In Spivey, the defendant lost remand in the district court, and petitioned for leave to appeal under the procedures set forth in CAFA at 28 U.S.C. § 1453. The defendant’s lawyers – smart guys that they are – knew about the seven-day issue and decided that, rather than force the issue of whether “less” means “more,” they would just mail the petition for leave to appeal on the seventh day and “straddle” the timing issue. Id. at *2. The strategy failed in the execution because the Seventh Circuit’s clerk did not receive the notice until a couple of days later. Receipt, not mailing, dictates the date on which a notice of appeal is deemed filed. Consequently, the Seventh Circuit had to reach the timing question.
Judge Easterbrook surveyed the authorities that had ruled or opined on CAFA’s “less is more” language. He even strung a couple of law review articles into his bulky cite. Id. He acknowledged that the “norm” in appellate deadlines is to impose a time limit by which tasks must be accomplished, not a date by which they should begin. Id. He also acknowledged Congress’ “likely goal” of compelling “prompt action,” which was revealed not only by legislative history but by other provisions in the statute itself, including CAFA’s 60-day deadline for courts to render decisions on CAFA remands. Id. (discussing 28 U.S.C. §1453(c)(2). As Judge Easterbrook pointed out, “[t]here’s not much point in directing the court of appeals to make a swift decision, if the aggrieved party can take forever to appeal—and, if ‘less’ really means ‘less,’ then forever is how much time the party displeased by the remand can take, as far as §1453(c)(1) is concerned.” Id.
But none of this was enough to cause Judge Easterbrook to read “less” with the same squint as the other five courts of appeals. “[L]egislative history can not justify reading a statute to mean the opposite of what it says,” and “it does not permit a judge to turn a clear text on its head.” Id. According to Judge Easterbrook, “[t]urning ‘less’ into ‘more’ would be a feat more closely associated with the mutating commandments on the barn’s wall in Animal Farm than with sincere interpretation.” Id. at *2. He followed that up with an obscure – but apt – reference to the architect of the building in which the Seventh Circuit sits, explaining that “Ludwig Mies van der Rohe . . . adopted ‘less is more’ as his motto, but this credo of Bauhaus design did no violence to any enacted text.” Id.
That’s all good stuff, but what about the argument that, unless “less” means “more,” the losing side in a CAFA remand battle in the trial court will have forever to appeal? Turns out that everyone had it wrong. “No way,” says Judge Easterbrook. While CAFA’s §1453(c)(1) itself does not impose a deadline for filing a petition, CAFA is not the only place to look for such a deadline. CAFA’s “open-ended ‘not less than 7 days’ means that there is no terminal date for appeal,” so the deadline for filing a petition for review comes courtesy of is 30 days (with some exceptions for federal agencies and officers), courtesy of Federal Rules of Appellate Procedure 4(a) and 5(a)(2), which yield a 30-day deadline. Id. at *3. In other words, there’s no real argument that a court must read “less” as “more” to prevent an absurd result, because there is no absurd result. A party in a CAFA remand battle has between seven and 30 days to notice an appeal, a reasonable time frame.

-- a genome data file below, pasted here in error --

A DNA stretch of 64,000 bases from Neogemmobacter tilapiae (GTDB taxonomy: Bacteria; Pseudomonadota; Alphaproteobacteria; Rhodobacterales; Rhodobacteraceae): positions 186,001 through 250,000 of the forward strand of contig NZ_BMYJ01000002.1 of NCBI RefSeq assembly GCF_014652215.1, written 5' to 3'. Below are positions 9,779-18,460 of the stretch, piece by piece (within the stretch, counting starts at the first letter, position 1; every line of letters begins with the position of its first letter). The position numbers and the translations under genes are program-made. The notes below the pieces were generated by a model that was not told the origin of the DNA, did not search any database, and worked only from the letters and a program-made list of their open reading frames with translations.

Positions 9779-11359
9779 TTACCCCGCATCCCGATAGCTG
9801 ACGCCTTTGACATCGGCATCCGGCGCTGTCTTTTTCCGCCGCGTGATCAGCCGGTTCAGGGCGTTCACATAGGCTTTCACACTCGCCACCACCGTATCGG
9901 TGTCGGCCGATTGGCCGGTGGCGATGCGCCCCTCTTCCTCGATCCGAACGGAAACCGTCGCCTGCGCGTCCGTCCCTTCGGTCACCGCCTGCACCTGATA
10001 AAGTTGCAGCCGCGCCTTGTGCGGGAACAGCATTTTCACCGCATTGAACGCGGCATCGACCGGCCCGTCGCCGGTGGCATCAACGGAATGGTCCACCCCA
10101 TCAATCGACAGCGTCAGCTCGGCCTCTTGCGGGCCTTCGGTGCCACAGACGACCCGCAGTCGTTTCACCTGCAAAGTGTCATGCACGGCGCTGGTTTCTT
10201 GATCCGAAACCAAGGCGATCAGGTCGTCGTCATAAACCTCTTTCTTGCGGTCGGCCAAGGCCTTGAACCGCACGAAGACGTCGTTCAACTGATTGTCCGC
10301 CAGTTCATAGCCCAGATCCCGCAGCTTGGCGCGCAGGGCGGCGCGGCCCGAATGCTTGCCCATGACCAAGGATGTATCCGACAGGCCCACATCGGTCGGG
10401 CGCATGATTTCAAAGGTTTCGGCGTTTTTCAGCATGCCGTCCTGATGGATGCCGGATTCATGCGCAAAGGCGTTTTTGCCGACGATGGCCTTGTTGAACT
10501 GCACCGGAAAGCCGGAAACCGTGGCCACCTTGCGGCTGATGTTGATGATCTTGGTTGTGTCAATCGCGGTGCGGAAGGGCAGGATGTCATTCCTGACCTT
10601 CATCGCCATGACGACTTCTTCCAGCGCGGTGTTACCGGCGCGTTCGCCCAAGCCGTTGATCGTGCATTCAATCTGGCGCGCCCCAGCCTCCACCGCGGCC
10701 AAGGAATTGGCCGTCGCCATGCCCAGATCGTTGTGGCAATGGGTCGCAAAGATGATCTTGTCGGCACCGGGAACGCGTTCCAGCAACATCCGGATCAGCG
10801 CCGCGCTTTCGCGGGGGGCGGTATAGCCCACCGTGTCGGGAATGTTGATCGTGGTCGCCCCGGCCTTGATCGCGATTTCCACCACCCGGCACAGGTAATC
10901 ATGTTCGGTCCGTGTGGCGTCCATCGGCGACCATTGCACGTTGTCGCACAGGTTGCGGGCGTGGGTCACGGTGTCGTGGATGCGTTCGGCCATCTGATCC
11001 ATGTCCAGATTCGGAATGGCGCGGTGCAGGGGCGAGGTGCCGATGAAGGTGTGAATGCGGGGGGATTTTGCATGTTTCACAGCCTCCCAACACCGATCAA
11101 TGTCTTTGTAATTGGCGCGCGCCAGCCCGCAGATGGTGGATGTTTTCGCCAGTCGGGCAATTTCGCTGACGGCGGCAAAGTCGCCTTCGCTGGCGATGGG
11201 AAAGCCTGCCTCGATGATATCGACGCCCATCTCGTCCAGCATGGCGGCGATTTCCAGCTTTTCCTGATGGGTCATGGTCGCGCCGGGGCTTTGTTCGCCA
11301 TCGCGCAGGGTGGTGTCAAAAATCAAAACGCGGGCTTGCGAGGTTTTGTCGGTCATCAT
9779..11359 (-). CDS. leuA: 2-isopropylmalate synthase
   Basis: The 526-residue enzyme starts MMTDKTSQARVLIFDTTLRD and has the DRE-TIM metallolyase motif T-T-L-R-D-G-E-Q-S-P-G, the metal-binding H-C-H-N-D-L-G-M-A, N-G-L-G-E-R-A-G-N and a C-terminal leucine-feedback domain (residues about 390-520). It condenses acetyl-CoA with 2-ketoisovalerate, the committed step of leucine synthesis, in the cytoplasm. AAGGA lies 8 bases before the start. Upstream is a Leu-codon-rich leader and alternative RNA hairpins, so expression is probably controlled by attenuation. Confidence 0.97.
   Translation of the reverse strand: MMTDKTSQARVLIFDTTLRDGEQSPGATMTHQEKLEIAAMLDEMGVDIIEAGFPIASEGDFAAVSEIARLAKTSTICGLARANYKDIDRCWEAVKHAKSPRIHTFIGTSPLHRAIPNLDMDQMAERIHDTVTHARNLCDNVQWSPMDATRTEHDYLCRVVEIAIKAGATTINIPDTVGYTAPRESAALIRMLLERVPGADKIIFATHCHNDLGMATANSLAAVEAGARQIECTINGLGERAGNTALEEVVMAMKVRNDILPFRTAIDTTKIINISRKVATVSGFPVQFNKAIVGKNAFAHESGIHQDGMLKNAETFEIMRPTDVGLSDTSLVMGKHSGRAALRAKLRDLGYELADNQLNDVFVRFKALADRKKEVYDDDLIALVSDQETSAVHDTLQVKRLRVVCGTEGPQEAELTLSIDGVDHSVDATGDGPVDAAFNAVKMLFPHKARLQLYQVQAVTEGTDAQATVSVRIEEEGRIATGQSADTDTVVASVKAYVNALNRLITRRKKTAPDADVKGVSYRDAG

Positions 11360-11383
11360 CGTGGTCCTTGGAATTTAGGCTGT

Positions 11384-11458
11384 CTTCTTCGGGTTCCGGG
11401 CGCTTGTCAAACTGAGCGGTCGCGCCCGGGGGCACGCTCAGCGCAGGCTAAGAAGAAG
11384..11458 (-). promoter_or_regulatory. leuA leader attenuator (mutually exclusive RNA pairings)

Moreover, Judge Easterbrook advanced the radical idea that litigants should be allowed to rely on the plain language of the statute. If a litigant reads “less” to mean what it says, he shouldn’t be faced with the prospect of going to court and being told that “less” actually means “more.” Id. (Like “Kafkaesque” – or “awesome” – “Orwellian” is an overused adjective, but “Orwellian” would fairly characterize such a state of affairs.)
This all seems so obvious now. But neither the defendant’s lawyers in Spivey nor any of the judges in the other five cases had addressed this point. Guess who made the point first? It wasn’t Judge Easterbrook. A law professor in a law review article did this analysis last year. See Adam N. Steinman, “Less” is “More”? Textualism, Intentionalism, and a Better Solution to the Class Action Fairness Act’s Appellate Deadline Riddle, 92 Iowa L. Rev. 1183 (2007) (available here). In fact, Judge Easterbrook cited Professor Adam Steinman’s article in the same string cite as Laidlaw, Prtichett and the other cases that had decided the issue differently. And to think that there are some who say that law reviews have lost their relevance to the judiciary! (Maybe I’m overstating the continued relevance of law reviews after all, because Judge Easterbrook did not cite this article in support of his rationale. He merely included the article in a string cite along with a number of cases and other authorities. Maybe he came up with the analysis independently, but I’ll give law reviews the benefit of the doubt.)
Spivey reached the right result. Let’s hope other courts follow its lead and interpret the words that Congress actually wrote rather than the words that courts think that Congress meant to write.